Seed World

Colin Steen Says Independents Bring Local Expertise to Market

Why decide to work with an organization like the Independent Professional Seed Association (IPSA)? Colin Steen, CEO of Legacy Agripartners and incoming first vice president of IPSA says the thought for him was easy: if you want something to change, you have to lend your voice to the cause.

After 25 years of working for a larger, multinational company and switching gears to leading an independent company, Steen notes there were some expected road bumps along the way.

“It’s certainly different when you don’t own your own traits and germplasms. As a result, you quickly realize that your margins are a lot different to the numbers I used to see — and the competitiveness of that is really difficult,” says Steen during a Giant Views interview at the IPSA annual conference in Tucson, Ari. “It’s no different at any of the independent companies, right? We have to watch our cost structure very carefully because every bag of corn seed we sell, we owe a trait or germplasm royalty.”

With that difficulty comes different strengths. Independent businesses can be nimbler and more flexible with their business plans, and in addition, Steen says independents can bring local expertise to their customers.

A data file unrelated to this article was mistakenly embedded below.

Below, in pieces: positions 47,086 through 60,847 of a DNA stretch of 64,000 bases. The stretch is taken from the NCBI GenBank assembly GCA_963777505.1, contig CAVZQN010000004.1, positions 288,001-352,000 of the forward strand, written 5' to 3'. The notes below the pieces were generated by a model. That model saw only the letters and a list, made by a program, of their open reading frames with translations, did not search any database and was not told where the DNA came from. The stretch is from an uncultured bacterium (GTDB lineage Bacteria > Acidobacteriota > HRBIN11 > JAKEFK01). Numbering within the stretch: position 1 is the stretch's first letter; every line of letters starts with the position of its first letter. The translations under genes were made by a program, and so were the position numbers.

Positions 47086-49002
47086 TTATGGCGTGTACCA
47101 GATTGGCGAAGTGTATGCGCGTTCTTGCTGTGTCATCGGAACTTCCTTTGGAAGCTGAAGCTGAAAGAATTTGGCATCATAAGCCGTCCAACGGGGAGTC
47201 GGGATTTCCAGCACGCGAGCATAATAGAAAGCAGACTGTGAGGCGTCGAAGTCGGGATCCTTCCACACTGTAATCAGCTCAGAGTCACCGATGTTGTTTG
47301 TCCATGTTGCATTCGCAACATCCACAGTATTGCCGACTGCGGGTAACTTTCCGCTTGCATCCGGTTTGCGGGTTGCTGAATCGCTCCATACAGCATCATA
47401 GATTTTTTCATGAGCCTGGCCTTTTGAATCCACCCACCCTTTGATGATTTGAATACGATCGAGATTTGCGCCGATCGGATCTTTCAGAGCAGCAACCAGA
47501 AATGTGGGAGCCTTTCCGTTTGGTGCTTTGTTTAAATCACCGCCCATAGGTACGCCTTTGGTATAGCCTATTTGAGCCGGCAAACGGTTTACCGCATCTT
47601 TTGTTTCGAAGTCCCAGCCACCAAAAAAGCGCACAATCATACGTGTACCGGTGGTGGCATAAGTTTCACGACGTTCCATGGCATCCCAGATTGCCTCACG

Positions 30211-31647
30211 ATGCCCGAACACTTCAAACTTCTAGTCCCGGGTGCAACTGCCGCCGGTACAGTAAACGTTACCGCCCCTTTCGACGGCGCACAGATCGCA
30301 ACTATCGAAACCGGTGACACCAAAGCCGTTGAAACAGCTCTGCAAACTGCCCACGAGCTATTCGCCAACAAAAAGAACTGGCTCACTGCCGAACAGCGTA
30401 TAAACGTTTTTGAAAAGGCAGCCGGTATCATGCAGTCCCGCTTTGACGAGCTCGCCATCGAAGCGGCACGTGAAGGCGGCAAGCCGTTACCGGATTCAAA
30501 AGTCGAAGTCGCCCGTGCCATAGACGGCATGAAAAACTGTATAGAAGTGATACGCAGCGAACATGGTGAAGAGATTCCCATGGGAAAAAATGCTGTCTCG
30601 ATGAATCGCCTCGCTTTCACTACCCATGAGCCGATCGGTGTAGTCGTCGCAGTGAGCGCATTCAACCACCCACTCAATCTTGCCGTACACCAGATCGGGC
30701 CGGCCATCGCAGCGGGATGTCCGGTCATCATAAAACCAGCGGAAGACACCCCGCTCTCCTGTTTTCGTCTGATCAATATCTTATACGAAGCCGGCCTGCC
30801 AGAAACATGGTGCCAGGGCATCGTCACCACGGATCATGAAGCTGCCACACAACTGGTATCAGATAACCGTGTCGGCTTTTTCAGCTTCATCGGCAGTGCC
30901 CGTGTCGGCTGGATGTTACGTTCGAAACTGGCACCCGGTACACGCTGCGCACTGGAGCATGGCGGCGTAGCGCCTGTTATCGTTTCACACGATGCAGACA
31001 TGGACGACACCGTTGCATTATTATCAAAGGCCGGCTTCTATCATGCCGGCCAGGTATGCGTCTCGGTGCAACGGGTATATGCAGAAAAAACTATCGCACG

“We can deal ourselves a favorable hand,” he says. “We have a local presence, local knowledge and we have strong people that we hire. Then, we start to stack the cards back in our favor.”

For Steen, that local expertise is critical to independents. One thing he’s noticed in his years in the seed business is that growers want to buy locally, from sellers they trust.

“Independence is so important to help set us apart from the rest of the industry,” Steen adds. “We have to be able to show farmers that you can have a truly independent point of view on what you should do on your farm. That way, they’re able to make the best choice for what’s right.”

Make sure to watch Colin Steen’s full interview above.